8:24p.m. okay, well i feel misled. the song was really about the “magic number 3” which i think is really cult-ish. but can’t decide because if its really about JESUS or if its cult-tastic. the vote is out. however, the song was a crowd-pleaser.

there were three sets of two ladies each–one set, in the back, had their head covered with a blanket and stuck their arms under the arms of the middle group. these are the hands the audience sees. the second group is literally the face of the project and had their arms covered and were holding shoes (as if we couldn’t see their hands…) there was “dancing” by these random “bodies.” whoa.

8:27p.m. the honerary grandmother all (as she was introduced) sang rendition of “my favorite things” rewritten for old people. very amusing.

8:28p.m. MORE children on stage (its like people think they have talent or something? must be a mennonite thing…) but seriously, 3 darling young ladies singing christmas carols. adorable!

8:32p.m. and now they are performing a song with their own actions–its a song from “high school the musical 3”

8:34 p.m.  ITS THE BOB AND JUDY SHOW! bob is doing magic, assisted by the lovely judy. this should be entertaining!

all of the children have been invited on stage… and i quote from bob, “this is audience participation because if it doesn’t work, it can be partially your fault.”

8:86 p.m. the look on judy’s face isn’t convincing me that bob will indeed be able to shove this salt shaker through the table… i myself am also skeptical…

8:37 p.m. well i’ll be a monkey’s auntie. he did it.

8:40 p.m. bob is making us sing. “da da da da da da da da ta da.” my poor female brain isn’t able to keep up… however, judy is REALLY into it!

i have no idea what bob is doing on stage… OH okay. so. well. i can’t describe that.

and for his third trick… he’s managed to pull a SCARF from an ACTUAL cap!

clap your hands tinkerbell… judy is going to hyperventilate forcing us to sing this song, and there is NO way i can describe what bob just did.

the last trick. this looks serious. the song is at a FEVER PITCH!! THAT WAS AMAZING!!!!!!!!!!! ( i still have no idea what happened…and i’m concerned for judy’s vocal chords…)

8:42 p.m. and now for flute music. she’s decided to play a lullaby. if this blogger doesn’t return, you know what happened… lulled to sleep by the dulcet tones of kinda sharp flute music… (reality check- its quite pretty)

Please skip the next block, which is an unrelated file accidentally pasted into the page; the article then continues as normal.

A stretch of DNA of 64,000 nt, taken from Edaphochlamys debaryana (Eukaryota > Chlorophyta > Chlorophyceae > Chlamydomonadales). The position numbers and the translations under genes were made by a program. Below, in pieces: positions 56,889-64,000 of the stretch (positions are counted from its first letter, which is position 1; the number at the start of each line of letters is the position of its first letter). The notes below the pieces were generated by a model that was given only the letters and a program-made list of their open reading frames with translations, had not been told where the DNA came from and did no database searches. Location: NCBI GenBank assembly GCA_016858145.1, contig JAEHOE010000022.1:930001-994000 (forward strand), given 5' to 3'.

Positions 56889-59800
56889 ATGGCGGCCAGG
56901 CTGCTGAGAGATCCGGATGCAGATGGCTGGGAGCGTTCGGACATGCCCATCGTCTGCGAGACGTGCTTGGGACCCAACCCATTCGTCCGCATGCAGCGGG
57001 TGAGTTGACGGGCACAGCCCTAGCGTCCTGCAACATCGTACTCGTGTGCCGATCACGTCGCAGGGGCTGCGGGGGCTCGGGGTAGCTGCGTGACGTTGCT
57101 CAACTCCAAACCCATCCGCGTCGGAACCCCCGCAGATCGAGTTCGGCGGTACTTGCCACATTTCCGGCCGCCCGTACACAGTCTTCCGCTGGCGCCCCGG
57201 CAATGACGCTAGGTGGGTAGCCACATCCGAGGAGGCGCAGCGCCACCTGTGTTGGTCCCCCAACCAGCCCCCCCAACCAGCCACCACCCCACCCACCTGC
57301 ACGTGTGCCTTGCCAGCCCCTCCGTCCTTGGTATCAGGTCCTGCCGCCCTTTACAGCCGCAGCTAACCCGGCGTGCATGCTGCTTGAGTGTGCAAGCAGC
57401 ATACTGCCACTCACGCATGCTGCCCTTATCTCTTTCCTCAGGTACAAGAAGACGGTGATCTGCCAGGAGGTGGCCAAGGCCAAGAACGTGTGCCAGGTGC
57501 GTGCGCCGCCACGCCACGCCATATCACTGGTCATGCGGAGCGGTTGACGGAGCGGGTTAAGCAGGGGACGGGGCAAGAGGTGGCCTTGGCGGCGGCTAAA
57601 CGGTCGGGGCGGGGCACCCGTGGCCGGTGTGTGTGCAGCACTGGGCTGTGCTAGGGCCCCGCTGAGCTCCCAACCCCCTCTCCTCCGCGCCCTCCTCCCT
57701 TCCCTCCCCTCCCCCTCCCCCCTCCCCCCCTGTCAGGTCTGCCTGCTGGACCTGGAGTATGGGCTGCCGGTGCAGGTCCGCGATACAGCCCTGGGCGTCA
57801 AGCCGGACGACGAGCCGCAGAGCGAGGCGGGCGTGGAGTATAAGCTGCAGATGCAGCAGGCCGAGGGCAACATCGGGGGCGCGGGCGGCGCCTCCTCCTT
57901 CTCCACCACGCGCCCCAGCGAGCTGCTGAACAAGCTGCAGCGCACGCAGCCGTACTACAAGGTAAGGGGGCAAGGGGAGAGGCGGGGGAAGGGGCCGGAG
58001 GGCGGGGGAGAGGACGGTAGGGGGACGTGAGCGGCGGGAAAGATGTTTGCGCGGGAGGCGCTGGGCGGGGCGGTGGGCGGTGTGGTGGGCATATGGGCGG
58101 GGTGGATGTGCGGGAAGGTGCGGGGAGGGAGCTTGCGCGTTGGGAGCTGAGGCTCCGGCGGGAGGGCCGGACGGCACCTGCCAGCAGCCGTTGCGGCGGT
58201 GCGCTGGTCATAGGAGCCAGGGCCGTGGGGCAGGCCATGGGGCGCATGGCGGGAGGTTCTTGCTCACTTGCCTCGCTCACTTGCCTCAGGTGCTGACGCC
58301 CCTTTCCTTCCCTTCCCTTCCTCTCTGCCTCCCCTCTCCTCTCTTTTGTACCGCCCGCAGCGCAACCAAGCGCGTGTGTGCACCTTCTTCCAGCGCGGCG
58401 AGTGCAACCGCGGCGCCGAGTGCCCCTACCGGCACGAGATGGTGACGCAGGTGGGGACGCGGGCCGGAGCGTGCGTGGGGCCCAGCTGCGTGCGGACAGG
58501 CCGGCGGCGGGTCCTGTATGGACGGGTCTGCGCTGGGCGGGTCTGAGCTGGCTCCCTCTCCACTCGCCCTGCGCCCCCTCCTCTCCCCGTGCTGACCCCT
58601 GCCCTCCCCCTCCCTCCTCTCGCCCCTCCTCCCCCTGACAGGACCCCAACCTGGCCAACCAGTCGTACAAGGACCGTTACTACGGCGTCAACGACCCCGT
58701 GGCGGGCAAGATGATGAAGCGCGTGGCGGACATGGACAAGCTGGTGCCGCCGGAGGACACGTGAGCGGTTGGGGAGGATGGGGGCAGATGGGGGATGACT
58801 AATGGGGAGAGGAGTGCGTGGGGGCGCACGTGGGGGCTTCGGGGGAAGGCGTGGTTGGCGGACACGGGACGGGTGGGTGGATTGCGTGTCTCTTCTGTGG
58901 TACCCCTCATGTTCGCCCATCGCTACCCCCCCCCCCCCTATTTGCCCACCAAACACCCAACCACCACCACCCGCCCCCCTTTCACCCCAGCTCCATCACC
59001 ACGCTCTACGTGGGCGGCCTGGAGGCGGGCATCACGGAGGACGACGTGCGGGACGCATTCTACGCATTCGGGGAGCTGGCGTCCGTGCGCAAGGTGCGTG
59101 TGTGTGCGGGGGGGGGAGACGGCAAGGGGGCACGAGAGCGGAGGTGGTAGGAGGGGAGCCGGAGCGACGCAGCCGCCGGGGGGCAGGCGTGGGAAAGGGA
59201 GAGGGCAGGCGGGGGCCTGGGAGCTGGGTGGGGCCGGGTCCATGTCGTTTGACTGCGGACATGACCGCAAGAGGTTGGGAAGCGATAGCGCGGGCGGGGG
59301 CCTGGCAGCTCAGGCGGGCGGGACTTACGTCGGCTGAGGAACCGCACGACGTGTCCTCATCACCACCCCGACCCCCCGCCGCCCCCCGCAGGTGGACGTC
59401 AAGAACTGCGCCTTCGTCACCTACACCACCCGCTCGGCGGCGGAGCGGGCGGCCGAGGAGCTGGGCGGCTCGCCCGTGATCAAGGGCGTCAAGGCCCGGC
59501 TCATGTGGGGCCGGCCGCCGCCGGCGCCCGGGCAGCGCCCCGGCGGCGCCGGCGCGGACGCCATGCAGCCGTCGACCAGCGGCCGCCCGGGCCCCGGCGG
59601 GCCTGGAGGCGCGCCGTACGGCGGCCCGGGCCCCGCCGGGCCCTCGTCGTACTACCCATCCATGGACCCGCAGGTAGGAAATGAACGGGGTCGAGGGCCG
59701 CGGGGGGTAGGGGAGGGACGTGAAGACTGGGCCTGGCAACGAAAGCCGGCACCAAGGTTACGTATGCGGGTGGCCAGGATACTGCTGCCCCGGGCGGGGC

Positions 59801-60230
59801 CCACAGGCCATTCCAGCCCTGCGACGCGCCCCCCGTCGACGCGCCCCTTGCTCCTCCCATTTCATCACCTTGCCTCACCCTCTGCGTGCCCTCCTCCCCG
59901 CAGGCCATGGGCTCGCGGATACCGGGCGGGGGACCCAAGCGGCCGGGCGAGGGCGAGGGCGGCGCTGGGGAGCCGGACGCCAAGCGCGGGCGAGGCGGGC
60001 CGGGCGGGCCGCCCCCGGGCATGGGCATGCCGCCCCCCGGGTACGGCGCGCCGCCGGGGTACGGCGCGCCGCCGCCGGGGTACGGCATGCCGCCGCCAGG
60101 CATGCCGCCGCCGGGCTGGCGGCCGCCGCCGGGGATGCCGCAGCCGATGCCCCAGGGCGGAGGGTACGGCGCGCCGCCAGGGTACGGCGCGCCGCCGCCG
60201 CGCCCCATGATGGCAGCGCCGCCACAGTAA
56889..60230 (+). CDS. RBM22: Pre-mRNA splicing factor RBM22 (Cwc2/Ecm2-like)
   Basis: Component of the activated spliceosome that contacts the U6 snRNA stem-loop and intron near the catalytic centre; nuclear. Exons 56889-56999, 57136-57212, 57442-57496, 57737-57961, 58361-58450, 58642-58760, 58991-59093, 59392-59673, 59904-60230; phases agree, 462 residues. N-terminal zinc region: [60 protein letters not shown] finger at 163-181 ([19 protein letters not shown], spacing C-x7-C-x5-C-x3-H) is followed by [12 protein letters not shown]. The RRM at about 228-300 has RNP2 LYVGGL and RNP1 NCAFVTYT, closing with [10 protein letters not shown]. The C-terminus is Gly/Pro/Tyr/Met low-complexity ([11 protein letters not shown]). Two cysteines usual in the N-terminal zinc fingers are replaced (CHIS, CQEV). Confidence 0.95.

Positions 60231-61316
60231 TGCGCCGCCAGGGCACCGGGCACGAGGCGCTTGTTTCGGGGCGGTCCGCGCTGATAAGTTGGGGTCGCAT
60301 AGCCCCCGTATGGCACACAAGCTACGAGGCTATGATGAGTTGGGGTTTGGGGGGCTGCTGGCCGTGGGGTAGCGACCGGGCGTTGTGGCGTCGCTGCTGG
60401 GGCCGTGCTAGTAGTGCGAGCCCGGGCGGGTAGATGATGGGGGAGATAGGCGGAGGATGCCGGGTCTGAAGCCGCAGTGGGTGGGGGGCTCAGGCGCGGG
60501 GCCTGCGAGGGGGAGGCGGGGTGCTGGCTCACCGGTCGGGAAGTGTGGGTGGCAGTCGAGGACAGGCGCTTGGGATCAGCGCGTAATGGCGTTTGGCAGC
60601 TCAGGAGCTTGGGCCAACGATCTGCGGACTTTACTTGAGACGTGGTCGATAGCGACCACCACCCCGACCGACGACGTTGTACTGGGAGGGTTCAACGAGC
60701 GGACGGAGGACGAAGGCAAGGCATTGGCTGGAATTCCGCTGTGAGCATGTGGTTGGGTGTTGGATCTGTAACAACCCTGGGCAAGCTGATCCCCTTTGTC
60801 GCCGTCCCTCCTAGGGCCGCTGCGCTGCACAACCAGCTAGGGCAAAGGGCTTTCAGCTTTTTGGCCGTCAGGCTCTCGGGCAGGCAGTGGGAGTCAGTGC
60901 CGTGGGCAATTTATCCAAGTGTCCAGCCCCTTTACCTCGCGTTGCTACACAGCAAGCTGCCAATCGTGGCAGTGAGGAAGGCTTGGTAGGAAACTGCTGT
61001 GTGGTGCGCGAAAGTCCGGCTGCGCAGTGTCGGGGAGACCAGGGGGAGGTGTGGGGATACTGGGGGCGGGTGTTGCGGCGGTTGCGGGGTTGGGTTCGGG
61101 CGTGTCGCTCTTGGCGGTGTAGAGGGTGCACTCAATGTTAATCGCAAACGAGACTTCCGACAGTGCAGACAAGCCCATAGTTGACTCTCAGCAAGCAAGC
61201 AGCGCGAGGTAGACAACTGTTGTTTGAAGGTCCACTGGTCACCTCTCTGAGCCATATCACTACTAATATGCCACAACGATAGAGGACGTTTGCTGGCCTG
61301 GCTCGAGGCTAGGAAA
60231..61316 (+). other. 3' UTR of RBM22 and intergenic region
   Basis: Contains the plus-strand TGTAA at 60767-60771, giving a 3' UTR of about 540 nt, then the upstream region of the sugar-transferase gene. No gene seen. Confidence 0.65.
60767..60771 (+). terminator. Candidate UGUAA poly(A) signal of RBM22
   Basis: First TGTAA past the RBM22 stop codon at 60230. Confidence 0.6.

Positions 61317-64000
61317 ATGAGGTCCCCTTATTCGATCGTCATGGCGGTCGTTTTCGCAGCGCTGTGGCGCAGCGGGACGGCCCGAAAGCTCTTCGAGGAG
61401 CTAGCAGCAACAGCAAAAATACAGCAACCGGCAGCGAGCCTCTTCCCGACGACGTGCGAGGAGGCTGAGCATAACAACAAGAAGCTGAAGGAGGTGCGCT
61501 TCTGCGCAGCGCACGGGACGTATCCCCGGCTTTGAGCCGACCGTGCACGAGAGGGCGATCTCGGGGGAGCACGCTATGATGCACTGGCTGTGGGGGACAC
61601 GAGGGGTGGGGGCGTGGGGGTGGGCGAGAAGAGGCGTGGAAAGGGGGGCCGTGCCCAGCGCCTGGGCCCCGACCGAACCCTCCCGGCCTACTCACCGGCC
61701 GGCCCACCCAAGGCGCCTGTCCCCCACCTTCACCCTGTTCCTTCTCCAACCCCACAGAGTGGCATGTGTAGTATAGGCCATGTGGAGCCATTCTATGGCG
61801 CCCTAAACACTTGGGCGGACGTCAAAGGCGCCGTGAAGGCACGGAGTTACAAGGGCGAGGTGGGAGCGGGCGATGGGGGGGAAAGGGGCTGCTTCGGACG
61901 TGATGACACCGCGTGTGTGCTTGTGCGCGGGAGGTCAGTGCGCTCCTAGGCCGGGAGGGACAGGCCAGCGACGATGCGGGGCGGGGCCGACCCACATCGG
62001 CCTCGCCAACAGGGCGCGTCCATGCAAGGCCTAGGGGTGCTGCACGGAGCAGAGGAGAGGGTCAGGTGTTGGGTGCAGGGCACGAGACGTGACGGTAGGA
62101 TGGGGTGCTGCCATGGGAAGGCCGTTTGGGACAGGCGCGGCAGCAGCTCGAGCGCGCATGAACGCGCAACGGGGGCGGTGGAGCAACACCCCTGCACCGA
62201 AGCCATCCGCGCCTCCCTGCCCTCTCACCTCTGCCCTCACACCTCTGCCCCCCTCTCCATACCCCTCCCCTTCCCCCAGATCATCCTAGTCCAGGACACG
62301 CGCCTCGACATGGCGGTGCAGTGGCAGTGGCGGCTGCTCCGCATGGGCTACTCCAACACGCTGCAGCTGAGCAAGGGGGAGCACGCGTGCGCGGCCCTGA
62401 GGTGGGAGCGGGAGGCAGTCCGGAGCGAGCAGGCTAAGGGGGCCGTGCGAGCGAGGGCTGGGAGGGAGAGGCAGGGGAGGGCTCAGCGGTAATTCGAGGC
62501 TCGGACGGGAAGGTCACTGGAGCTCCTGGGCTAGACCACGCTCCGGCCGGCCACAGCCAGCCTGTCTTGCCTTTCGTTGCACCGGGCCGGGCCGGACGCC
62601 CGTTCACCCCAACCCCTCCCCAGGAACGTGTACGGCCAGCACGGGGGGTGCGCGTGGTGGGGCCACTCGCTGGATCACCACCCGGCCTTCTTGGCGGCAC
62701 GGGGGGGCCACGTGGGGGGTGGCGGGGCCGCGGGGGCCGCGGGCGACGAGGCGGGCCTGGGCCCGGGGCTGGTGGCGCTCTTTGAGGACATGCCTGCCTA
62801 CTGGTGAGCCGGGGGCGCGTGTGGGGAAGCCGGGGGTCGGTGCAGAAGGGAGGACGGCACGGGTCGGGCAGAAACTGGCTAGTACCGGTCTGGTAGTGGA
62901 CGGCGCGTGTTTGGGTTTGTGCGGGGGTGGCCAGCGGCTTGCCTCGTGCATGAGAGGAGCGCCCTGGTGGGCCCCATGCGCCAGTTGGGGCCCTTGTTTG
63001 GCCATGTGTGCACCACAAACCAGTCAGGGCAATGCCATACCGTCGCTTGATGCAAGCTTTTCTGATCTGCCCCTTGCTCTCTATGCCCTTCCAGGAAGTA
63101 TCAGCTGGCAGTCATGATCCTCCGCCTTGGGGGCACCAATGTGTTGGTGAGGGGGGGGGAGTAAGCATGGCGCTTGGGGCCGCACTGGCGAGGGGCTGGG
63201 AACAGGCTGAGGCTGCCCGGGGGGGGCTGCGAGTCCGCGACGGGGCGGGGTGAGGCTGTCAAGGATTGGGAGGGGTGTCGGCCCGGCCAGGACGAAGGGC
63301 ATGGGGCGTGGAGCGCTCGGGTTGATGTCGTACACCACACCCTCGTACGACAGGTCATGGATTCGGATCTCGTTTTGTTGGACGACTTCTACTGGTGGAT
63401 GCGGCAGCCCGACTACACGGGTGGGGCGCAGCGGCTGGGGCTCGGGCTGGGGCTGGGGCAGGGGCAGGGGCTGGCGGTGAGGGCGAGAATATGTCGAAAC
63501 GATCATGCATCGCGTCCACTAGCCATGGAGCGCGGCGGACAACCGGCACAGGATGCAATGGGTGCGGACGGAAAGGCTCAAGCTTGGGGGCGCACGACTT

8:46- katie and amani (he’s… 7?) doing an adorable piece “sweet dream”. katie (the adult in the picture) singing and adorable adorable amani filling in the animal names as katie dances them. best!

8:48 p.m. wes adjusts his glasses for a…sermon. the subject for this evenings message, “little bo peep.”  she’s lost her sheep. and this is TRAGIC.

8:49 p.m. preacher is getting worked up about bo peep. “if the sheep were lost and you couldn’t find them, you’d have to leave them alone, WOULDN’T you!”

the audience…er congregation…is getting into it. “preach it preacher” and “amen!” have been heard.

“pray tell what else they wagin? behind them? of course they may have come home in reverse, but i really don’t know… none the less, its in the book.”

“please open your books to page 222, lets live it up and sing, ‘do you remember grandma’s lye soap…’ ”

the congregation doesn’t seem to know this one…awkward silence. “and now we’ll sing the second verse. live it up! its not raining in here tonight.”

in the name of three bears, there’s a third verse…

8:55 p.m. mcc-tz “on stage for a short song”

a bongo-driven number lots of “hallelujahs” going on on stage. i wasn’t actually listening to the intro because i was watching this video (without sound) in the back with housemate and friends.

[here’s a fun fact about mcc-tz that i’ve observed: almost the entire team is made up of  married couples (5) and ONE single person. sorry, dude.]

9:00 p.m. there is a family number up next; father and daughter duo. plus a drum. “you can dance to it if you wish” he says.

now he’s looking for dancers. pardon me as i hide under my chair…

9:07 p.m. chris is on stage. staring at his computer. “i have prepared a poem i will try to hold my poem as poetically as possible.” ‘the computer lab chicken’ based on a real chicken.

a dramatic movement of the laptop!

“do you want us to teach you how to use a computer”

and now from the atlas pose…